Cabin fever has gotten the best of me this year. I’ve passed much of the time learning to tie fly patterns and reading different blogs and watching lots of videos, but there comes a point that I can no longer live vicariously through Youtube videos. This led me to a stocked trout stream about 20 minutes outside of town on a cold (25 degrees) Sunday afternoon in February.
Regardless of whether or not I’m catching fish when I go fly fishing, I try to take something away from each experience. Considering my hours spent to fish caught ratio, this is a very good thing! Last weekend I attempted my first winter fly fishing outing and it was both a win and a loss.
The couple of hours on the stream was a loss in that, despite being stocked 2 days prior, I was new to the stream and was not sure where to start, so I ended up not catching any fish. I also learned that fishing in sub-freezing temperatures is nothing like fishing on a warm summer’s eve. My leader became stiff when I lifted it off the water and I was continually fighting ice buildup on the tip of my rod. I finally resorted to a sort of “high sticking” technique that didn’t require stripping the line. I’ve read articles by fisherman talking about ice building up in the rod guides and the products to combat it, but experiencing it firsthand is quite a different story.
However, the trip was a win for a couple of reasons. First, it was good to get outside for a while, despite cold weather and snow cover. I think it was more about experimenting in cold weather angling that it was about actually catching fish. To address my ice problem, I now know that on days like that, I need something that will help to reduce the buildup on the rod guides, or I know to stay at home and wait for a warmer day. Lesson 1 learned.
Secondly, I wasn’t sure what to expect clothing-wise on my first winter fishing trip. This was probably the most helpful lesson. I wanted to error on the side of caution since I was by myself on a new stream, so in some ways I overdressed. I had a pair of long johns on my bottoms, as well as a pair of fleece pants and then my waders. For my feet I wore a pair of thin polyester liner socks, then a thick pair of wool socks over those. I added a chemical heat pack under each instep and then pulled on a pair of neoprene wading socks before slipping into my stocking foot waders. This kept me warm and I hardly noticed a difference in temperature when I waded through a knee deep pool. One thing I will do differently, however, is to put the chemical packs on top of my feet instead of underneath. I have fairly fussy feet when it comes to shoes, and having them under my arches was not comfortable for long!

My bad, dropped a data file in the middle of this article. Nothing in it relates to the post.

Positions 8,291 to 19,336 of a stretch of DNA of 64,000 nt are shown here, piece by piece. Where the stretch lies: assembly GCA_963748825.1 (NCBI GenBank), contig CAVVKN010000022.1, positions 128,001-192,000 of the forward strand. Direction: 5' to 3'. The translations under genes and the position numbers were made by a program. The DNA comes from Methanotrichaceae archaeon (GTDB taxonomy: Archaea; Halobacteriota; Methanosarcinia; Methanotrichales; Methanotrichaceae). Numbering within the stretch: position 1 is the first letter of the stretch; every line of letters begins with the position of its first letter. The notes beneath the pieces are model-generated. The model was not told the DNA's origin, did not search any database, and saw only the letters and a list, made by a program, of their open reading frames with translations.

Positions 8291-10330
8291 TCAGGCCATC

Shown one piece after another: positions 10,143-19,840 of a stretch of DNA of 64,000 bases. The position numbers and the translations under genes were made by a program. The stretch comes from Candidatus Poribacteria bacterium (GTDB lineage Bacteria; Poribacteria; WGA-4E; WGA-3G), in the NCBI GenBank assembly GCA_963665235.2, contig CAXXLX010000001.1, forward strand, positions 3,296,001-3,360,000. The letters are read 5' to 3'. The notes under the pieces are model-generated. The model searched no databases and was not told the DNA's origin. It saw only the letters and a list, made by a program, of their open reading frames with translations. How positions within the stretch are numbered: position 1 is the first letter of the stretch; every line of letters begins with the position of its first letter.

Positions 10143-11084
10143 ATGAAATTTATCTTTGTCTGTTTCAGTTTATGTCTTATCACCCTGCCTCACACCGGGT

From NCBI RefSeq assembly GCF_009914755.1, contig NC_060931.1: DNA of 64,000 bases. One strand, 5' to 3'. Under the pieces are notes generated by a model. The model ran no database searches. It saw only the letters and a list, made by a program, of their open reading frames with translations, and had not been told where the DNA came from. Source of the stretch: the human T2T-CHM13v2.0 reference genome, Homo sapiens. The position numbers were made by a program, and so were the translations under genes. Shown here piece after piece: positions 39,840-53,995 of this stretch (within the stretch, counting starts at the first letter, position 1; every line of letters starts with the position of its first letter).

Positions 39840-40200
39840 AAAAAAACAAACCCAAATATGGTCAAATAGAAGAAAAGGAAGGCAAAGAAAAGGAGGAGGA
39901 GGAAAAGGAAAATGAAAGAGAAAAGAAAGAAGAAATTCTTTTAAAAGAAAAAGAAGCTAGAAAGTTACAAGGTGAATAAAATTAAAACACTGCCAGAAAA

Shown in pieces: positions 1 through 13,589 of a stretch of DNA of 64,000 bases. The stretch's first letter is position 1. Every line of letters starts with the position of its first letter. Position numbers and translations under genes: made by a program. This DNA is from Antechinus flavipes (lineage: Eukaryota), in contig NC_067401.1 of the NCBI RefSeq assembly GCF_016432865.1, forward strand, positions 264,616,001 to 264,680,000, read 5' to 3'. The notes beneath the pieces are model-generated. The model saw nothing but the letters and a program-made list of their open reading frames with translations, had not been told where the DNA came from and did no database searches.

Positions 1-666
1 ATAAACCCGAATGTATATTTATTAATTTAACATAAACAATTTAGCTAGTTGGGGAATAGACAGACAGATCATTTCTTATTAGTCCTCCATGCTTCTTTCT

For my upper layers I wore a close-fitting polyester workout shirt with a mid-weight fleece on top of that. For a shell I wore a soft shell jacket and stayed warm for the couple of hours I was out. I also wore a pair of fingerless gloves and a beanie that completed my ensemble. The only times I got cold were when I changed flies and noticed my finger dexterity deteriorate quickly. Next time I’ll probably throw a second pair of chemical warmers in my pocket to slip into my gloves from time to time.
All in all I had fun even though I didn’t catch any fish. I was surprised at how remote the stream was, despite being only 20 minutes from Morgantown. Although the stream gets a lot of pressure from non Catch-and-Release anglers, I’ll probably go back once it warms up and explore some of the less-trafficked holes.
If you’ve never done anything outside in the winter (i.e. ski, backpack, or hunt), being in water in subfreezing temperatures is definitely something to be approached with caution, but with proper preparation and gear, can be a rewarding time to fish with fewer people on the water. If you’ve tried it before with success, what piece of advice would you add/change about what I did or offer to other readers?